The True Cost of Fast Fashion

For Shima and Nadia,

Last night, armed with a bowl of homemade pumpkin and sweet potato curry, a warm blanket and my fluffy house bunny hopping around, I sat down to watch The True Cost documentary by Andrew Morgan about fast fashion and its effects on the environment and human suffering.

Having seen the trailer beforehand, I knew it was going to be difficult viewing in places, but I hadn’t anticipated being so touched by one particular story: the life of a young woman named Shima and her daughter Nadia.

If our world has got to the point where a 23 year old woman in Bangladesh has to give up her daughter just so we can have cheap clothing, then something has gone seriously wrong.

And I, for one, don’t want to be part of the problem.

In the west, we have choices and a voice. Not everyone is so lucky.

Have you ever been to your boss to ask for a pay rise? If so, you were probably asked a few questions about why you thought you should be paid more and then went on to negotiate the exact sum. Worse case scenario, your boss would have said ‘no’ and that would have been the end of it.

In Bangladesh, by contrast, when Shima and her fellow union workers asked for a pay increase they were locked inside the garment factory and physically beaten. All for asking for just a few dollars more a month to be able to live with dignity.

Many of these workers (85% female) are working long shifts, day after day, in poor, crowded conditions for less than US$150 a month. Of course, you can argue that living costs are lower in other parts of the world, and that’s true, but when other human lives are paying such an enormous cost and living in suffering for our short-term pleasure (how much joy does that £5.99 t-shirt bring you anyway?), then the system is seriously broken.

While we as individuals may not be able to change the world, together we can make a difference.

  • The first step is education and awareness. Watch documentaries like The True Cost (and other environmental movies such as Cowspiracy, A Plastic Ocean and Before The Flood) to learn more about the bigger picture. It’s so easy to think that this one plastic bottle or this one cheap t-shirt won’t have a negative effect, or to believe that your positive contribution won’t make a difference because millions of others are still trashing the planet, but it’s not true. Every little step we can take makes us part of the bigger picture and part of the change.
  • Every time you learn something new, share it! Talk to your family, friends and colleagues. Share a photo on social media, write a blog, post a video or organise an event to bring your community together. Spreading awareness is vital and will make you part of the catalyst for change.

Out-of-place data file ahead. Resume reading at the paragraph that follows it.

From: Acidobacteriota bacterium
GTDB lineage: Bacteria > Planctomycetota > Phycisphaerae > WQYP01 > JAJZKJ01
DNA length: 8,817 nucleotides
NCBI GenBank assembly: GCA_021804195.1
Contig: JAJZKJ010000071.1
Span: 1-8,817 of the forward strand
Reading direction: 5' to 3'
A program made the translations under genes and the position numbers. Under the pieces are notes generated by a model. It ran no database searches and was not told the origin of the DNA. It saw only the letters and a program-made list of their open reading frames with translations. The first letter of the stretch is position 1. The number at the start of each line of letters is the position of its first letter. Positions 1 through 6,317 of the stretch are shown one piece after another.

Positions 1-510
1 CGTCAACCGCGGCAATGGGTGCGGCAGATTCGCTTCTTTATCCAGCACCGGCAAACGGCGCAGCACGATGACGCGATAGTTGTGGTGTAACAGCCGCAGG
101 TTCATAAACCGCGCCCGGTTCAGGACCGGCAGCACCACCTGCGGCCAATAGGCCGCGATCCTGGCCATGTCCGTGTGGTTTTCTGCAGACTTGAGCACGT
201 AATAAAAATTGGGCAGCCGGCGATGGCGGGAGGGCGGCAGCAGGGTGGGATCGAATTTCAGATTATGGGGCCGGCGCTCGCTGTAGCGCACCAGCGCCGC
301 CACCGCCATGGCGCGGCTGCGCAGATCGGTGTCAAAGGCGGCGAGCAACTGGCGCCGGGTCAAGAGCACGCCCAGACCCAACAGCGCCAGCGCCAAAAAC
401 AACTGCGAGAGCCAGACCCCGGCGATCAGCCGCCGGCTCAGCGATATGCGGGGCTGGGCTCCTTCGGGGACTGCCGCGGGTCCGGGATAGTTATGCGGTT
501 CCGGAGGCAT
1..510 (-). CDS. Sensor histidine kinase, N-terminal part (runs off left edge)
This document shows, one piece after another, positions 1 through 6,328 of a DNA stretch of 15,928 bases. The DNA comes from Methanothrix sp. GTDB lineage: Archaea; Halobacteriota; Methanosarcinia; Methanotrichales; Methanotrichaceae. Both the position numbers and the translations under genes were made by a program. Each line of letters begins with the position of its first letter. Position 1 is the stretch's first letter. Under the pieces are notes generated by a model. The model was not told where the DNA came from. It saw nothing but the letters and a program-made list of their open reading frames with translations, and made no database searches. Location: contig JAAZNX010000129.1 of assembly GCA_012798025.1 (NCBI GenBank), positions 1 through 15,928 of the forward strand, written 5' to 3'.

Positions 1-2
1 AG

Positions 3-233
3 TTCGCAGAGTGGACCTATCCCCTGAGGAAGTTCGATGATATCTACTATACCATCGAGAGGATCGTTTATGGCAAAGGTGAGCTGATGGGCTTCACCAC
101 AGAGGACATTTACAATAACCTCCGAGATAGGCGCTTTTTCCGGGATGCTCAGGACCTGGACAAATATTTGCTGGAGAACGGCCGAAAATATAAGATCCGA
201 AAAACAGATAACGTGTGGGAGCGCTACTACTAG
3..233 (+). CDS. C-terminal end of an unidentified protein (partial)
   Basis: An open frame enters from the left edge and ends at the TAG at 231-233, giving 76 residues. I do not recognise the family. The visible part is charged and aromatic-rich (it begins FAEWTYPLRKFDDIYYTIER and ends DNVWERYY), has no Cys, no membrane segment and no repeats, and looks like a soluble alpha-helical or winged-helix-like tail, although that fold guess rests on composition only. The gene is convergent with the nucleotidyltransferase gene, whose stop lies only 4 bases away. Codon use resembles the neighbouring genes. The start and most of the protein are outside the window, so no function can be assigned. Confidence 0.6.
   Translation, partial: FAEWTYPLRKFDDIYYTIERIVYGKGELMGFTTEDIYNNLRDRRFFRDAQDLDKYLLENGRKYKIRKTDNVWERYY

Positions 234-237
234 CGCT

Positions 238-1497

• Vote with your money. The plastic problem has now been headline news for some time and we’re all becoming more aware and (slowly) changing our daily habits. However, the true cost of fast fashion isn’t such a widely acknowledged problem. In the western world we simply want more and more stuff at a cheaper cost. And somewhere in the supply chain, something has to give. For fast fashion, it’s the lives and suffering of garment factory workers. In order to drive down costs factory bosses have to skip vital health and safety precautions, putting lives in danger every single day. (The Rana Plaza building collapse in Dhaka in April 2013 killed 1,134 workers.)
  • Change your mindset. We’ve become a throwaway culture due to the marketing practices of the last fifty or so years that brought us both planned and perceived obsolescence. For the younger generations, that’s all we’ve ever known. Things break, we replace them. In the past we used to repair goods and clothing and pass furniture down through generations – now it’s a quick trip to the shops and we have something brand new. But what do we do with all our old stuff? The vast majority simply gets thrown into landfill and as it takes hundreds or even thousands of years to break down, it’s still sitting somewhere on the planet, even if you can’t see it. Perceived obsolescence makes consumers believe that they need an updated version of a product, even though theirs works perfectly well – e.g. cars, smartphones, computers and fast fashion. Before you buy anything new, consider how you may dispose of it after use and whether there’s an alternative that’s better for the planet (even if that means spending a little more money).
  • Support people and organisations who are striving to make a difference. Seek out local environmentalists and activists who are organising events and either share the details with others to reach a bigger audience, or go along in person and meet like-minded people. Buy from organisations who share the same ethics and values as you: companies that are reducing packaging, supporting fair trade and workers’ rights and lowering their carbon footprint.
  • Before you buy any more clothes or shoes, empty everything from your wardrobe (including coats, accessories and bags) and take an honest look at everything you have. Donate things you no longer wear, repair anything you love that needs fixing, and cut up old, stained shirts into squares to use as cleaning cloths. Reduce the amount of clothes you have and then only buy specific items chosen on purpose to be part of your new capsule wardrobe. Don’t forget to look in charity shops or buy second hand or organise swap parties with friends.

You can buy The True Cost on iTunes for just £5.99 or visit truecostmovie.com.

Lorraine xx

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